Related reading:

    How Hilton sees digital today and in the hotel of the future

  • LifeMiles Is Offering Their Best Ever Promotion On Purchased Miles For OMAAT Readers (2857 characters)

    Thu, 23 Nov 2017 07:01:00 -0500LifeMiles Is Offering Their Best Ever Promotion On Purchased Miles For OMAAT ReadersOne Mile at a Time

    A couple of days ago I wrote about how the LifeMiles program is offering a special Cyber Week promotion on purchased miles. Through this promotion you can buy miles with up to a 145% bonus. Not only is this one of the biggest bonuses they’ve offered on purchased miles, but the other great thing is that the bonus applies even if purchasing miles in small increments, while in the past you often had to buy 101,000+ miles to unlock the lowest possible cost.

    Well, it gets even better than that. LifeMiles is offering a special 150% bonus on purchased miles for readers of OMAAT.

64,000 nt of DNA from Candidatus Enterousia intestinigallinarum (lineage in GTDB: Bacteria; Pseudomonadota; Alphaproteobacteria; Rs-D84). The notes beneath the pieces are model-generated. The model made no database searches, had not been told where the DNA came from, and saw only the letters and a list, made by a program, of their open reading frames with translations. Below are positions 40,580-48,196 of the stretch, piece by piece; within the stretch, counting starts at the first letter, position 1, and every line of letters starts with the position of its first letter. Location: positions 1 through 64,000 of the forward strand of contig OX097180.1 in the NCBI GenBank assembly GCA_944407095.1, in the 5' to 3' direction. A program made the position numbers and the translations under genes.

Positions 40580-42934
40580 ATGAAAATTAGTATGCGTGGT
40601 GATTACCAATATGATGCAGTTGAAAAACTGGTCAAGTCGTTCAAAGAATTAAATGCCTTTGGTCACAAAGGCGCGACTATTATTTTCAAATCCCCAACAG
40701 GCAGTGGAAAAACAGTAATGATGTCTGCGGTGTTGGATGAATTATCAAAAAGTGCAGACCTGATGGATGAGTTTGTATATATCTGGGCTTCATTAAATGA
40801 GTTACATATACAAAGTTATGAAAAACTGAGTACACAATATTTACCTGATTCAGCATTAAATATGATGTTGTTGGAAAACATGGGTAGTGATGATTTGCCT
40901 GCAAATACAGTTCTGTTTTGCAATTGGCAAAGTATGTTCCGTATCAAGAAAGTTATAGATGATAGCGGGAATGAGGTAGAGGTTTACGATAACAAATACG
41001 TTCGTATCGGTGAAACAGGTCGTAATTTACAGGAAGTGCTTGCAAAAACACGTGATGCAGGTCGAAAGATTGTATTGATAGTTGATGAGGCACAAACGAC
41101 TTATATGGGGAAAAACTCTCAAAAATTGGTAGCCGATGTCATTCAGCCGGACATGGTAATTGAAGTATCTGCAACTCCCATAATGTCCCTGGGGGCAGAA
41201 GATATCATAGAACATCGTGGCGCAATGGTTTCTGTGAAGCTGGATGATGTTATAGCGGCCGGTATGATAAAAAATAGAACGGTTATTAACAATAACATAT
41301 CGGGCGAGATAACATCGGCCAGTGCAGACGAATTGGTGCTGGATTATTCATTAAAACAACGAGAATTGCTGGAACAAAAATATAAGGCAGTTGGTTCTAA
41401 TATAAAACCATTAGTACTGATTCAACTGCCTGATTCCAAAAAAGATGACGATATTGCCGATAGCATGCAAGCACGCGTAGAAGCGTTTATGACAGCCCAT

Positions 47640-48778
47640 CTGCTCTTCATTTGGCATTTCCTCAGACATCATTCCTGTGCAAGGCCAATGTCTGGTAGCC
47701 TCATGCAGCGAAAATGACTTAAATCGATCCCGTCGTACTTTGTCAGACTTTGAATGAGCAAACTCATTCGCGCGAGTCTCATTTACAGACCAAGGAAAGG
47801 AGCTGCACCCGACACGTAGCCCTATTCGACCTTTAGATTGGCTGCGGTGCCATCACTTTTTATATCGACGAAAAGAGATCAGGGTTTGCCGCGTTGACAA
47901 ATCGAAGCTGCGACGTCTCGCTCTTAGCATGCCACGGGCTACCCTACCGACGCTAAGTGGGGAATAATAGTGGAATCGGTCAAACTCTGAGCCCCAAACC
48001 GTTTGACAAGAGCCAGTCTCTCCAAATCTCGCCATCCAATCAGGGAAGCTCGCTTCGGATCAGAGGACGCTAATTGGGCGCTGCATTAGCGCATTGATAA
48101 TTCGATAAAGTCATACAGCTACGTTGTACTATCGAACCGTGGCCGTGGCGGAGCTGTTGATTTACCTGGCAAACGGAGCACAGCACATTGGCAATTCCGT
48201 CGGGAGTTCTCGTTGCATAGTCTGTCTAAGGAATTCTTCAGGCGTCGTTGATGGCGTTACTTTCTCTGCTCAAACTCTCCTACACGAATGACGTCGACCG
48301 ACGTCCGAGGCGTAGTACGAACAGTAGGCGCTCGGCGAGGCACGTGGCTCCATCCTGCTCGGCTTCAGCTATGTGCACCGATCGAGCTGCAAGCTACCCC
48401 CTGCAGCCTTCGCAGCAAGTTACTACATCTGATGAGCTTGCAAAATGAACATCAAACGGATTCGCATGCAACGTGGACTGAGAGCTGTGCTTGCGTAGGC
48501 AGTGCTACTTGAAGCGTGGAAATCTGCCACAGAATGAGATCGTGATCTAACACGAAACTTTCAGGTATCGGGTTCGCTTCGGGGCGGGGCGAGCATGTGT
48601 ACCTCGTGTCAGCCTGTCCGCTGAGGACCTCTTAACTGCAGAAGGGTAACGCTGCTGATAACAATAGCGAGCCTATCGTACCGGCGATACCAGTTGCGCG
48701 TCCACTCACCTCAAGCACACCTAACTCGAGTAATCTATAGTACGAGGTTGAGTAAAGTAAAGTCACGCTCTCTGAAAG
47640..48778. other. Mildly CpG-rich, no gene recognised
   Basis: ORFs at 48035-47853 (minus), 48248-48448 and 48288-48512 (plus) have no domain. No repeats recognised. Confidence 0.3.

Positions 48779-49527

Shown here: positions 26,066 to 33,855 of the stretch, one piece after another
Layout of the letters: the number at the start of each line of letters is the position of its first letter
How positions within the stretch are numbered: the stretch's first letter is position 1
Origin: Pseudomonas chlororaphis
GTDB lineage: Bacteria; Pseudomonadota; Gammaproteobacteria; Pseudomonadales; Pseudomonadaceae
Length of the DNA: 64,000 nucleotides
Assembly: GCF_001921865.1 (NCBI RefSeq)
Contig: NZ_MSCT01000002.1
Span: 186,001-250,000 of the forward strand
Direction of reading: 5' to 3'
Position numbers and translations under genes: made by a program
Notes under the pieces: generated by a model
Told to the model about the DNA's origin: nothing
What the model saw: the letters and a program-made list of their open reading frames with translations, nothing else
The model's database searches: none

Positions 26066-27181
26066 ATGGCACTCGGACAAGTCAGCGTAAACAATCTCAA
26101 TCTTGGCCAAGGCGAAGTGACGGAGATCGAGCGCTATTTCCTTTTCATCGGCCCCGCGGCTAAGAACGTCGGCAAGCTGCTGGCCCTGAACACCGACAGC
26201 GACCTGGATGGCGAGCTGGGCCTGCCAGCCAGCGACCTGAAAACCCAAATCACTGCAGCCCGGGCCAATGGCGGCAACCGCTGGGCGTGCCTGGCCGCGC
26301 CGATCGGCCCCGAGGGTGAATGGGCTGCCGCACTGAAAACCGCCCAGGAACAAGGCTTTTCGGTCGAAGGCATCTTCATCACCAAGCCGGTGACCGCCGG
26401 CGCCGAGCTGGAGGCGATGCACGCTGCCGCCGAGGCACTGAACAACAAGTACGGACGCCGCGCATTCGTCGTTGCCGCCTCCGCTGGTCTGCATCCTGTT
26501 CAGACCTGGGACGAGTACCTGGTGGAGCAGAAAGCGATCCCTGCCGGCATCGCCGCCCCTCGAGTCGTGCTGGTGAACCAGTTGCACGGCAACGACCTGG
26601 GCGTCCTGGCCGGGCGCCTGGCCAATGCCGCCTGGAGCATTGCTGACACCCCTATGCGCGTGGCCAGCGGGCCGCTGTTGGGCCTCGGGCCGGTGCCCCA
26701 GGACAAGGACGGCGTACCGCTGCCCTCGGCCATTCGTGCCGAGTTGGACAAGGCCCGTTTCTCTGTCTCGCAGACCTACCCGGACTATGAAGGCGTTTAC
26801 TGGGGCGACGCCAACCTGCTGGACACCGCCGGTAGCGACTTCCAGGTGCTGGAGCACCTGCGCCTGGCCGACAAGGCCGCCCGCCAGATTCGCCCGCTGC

To take advantage of this offer you have to register on this page between November 23 and November 26, 2017, and then have to buy miles between November 24 and November 27, 2017.

    You have to wait 24 hours from the time you register until you buy miles through the offer to get the better bonus. You should see the better bonus reflected on the purchase page once you?re eligible.

    You can purchase anywhere between 1,000 and 200,000 miles using this offer (pre-bonus), meaning that you’d end up with anywhere between 2,500 and 500,000 miles. LifeMiles ordinarily sells miles for 3.3 cents each, so if you max out the promotion and buy miles with a 150% bonus, you?re essentially paying just 1.32 cents per purchased mile. I don’t recall ever seeing a better deal on purchased LifeMiles that everyone is eligible for.